CPhT CONNECT™ Magazine - Jan/Feb 2021

ce CONTINUING EDUCATION or the patient history records can identify these missing and necessary vaccines. There is no way to know which offer might be accepted, but the un-made offer cannot be accepted! The vast majority of patients appreciate being told that they are due or nearly due for a vaccine. Tetanus and diph- theria vaccines should be given every 10 years, or more often in certain cases. Helping to develop a system to identify when these vaccines are due are helpful to the patient, helpful to maintaining herd immunity (against diphtheria), and helpful to the profits of the institution.

to understand their patients’ perspective. Why is the patient or the parent hesitant? Are they making a decision based on a lack of information or on bad information? Do they want to know what the science indicates? Did they have a previous bad experience with a vaccine or a health care team who treated them poorly? Did someone belittle their fears? Did someone make derogatory comments about their choices? Did someone call them stupid? If these events happened, vac- cine hesitance cannot be overcome until the burned bridge is mended. Honestly listen to the patient’s concerns. Do not make judgements about those concerns until you truly under- stand them. Patient counseling is not a part of the pharmacy technician’s duties but gathering information from the patient is. This information will help the pharmacist talk with the patient. Some patients and caregivers will not want to discuss their refusal of a vaccine. They are certain that they are correct and for them, that is the end of the discussion. That does not mean that the pharmacy technician should stop offering. If a patient is identified with a need for a vaccine, it should be offered, every time the patient is encountered. If there are multiple necessary vaccines, the patient should be informed that there are multiple infectious diseases that can be pre- vented or lessened through the use of vaccine. The pharmacy technician who is charged with reviewing the vaccine registry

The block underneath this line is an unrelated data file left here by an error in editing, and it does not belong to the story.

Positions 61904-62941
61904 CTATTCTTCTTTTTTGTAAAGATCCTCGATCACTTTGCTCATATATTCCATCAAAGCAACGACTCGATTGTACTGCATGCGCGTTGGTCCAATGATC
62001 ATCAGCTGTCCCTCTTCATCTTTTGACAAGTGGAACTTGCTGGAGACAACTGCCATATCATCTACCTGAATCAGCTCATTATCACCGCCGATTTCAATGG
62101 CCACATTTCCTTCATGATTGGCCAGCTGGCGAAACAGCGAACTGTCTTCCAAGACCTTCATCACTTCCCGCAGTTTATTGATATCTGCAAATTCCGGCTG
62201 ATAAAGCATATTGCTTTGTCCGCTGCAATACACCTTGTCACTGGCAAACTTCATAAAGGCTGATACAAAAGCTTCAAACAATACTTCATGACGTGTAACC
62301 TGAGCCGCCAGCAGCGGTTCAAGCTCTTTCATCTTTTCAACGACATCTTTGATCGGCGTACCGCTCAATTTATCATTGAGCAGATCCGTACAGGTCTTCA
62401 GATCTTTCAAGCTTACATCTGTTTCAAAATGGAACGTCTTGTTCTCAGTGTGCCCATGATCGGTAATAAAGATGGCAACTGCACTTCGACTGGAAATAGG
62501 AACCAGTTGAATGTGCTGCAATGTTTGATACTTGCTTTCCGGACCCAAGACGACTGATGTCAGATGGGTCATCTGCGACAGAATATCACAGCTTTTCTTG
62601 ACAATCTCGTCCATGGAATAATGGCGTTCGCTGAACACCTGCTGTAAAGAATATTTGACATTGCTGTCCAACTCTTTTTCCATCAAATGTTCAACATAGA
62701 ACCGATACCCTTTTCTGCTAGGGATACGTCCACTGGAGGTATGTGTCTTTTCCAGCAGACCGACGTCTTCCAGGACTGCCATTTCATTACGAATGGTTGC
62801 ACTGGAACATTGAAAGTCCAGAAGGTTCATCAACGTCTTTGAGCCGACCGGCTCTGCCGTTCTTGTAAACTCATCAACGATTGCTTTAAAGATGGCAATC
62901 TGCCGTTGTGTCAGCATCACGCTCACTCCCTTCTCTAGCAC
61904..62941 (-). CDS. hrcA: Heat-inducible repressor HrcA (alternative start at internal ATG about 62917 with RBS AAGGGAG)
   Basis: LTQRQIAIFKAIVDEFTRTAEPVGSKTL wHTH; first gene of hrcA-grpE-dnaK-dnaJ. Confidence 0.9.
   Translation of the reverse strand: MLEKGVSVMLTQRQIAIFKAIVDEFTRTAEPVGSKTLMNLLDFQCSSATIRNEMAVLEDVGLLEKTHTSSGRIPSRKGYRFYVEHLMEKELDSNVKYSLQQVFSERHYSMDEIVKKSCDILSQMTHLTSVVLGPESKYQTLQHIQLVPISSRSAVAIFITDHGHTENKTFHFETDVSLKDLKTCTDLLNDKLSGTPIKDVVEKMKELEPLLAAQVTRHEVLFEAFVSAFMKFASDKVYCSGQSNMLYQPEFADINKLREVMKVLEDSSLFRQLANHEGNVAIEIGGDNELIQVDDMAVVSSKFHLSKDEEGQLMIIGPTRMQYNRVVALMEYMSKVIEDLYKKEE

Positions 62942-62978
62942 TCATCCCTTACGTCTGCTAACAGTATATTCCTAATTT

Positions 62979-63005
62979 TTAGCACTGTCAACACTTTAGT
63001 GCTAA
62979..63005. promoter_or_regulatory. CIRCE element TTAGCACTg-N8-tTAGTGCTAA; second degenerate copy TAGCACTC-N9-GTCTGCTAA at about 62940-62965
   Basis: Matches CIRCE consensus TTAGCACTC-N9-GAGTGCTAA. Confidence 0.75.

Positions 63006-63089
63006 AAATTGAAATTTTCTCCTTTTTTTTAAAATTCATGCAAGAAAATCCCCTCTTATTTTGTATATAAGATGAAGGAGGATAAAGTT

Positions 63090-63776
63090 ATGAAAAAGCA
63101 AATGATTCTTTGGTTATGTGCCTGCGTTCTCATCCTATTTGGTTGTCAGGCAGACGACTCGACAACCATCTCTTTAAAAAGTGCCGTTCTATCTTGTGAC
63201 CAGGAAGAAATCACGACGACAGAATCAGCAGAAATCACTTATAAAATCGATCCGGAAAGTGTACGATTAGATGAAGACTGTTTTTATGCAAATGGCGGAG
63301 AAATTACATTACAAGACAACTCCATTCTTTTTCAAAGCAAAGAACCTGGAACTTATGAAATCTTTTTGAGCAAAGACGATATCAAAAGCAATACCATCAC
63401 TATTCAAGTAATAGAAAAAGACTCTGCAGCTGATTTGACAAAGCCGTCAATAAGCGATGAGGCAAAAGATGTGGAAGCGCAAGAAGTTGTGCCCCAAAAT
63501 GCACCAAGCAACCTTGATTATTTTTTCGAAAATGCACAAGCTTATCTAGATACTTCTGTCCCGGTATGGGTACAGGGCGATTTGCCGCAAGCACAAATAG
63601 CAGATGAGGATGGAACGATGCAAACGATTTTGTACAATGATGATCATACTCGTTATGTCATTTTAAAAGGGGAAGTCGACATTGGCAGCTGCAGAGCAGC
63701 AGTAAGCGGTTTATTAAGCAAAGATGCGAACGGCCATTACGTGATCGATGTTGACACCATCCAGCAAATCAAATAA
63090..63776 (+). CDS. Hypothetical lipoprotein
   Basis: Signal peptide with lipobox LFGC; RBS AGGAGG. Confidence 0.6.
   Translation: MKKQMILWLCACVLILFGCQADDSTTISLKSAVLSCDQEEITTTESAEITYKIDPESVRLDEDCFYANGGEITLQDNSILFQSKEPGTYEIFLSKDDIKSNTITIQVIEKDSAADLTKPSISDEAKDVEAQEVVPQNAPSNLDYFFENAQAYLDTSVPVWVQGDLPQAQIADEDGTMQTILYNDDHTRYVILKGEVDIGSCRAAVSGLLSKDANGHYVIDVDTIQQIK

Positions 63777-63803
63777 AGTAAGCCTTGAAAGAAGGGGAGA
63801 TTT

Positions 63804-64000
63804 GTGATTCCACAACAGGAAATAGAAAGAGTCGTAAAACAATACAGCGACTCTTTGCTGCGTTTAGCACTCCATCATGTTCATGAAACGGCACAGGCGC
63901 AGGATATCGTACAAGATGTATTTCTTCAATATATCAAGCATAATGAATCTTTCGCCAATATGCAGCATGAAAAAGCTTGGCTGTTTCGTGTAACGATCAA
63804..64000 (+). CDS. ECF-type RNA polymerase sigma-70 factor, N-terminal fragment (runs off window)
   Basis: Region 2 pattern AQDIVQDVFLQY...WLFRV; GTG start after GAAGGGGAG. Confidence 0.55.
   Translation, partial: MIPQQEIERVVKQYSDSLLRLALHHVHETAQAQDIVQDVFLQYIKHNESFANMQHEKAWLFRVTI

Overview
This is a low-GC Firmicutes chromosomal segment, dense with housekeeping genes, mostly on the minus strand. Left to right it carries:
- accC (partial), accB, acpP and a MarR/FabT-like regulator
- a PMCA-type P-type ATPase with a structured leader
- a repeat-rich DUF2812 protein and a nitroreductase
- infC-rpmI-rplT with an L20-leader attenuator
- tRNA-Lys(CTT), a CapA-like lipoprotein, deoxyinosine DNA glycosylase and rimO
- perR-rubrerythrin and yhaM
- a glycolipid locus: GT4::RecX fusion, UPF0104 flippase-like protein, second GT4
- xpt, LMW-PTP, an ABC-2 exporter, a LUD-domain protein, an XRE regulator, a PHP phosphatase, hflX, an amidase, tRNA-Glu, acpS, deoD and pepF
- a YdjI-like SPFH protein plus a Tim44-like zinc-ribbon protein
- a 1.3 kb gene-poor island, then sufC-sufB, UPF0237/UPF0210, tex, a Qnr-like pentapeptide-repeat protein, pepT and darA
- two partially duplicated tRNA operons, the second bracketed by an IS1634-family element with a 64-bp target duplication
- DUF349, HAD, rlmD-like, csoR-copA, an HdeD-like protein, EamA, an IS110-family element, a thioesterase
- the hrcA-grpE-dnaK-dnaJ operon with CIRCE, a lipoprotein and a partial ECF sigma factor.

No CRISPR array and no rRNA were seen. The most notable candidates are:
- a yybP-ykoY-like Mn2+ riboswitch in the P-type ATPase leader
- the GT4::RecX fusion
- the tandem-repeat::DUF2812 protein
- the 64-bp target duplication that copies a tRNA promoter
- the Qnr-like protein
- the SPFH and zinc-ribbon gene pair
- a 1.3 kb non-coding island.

Pharmacy technicians are integral members of the phar - macy team. Without pharmacy technicians, pharmacy services and the provision of drugs would be much less efficient than it is. Well-trained pharmacy technicians are being allowed to provide vaccines in an effort to expand the services that a pharmacy team can offer and to improve access for patients seeking preventative care. A qual- ity vaccination program, including pharmacy technicians administering vaccines, will demonstrate safety for the techni- cians, for the patients, for the businesses, and for the public. It will be exciting to see this proven in practice settings.


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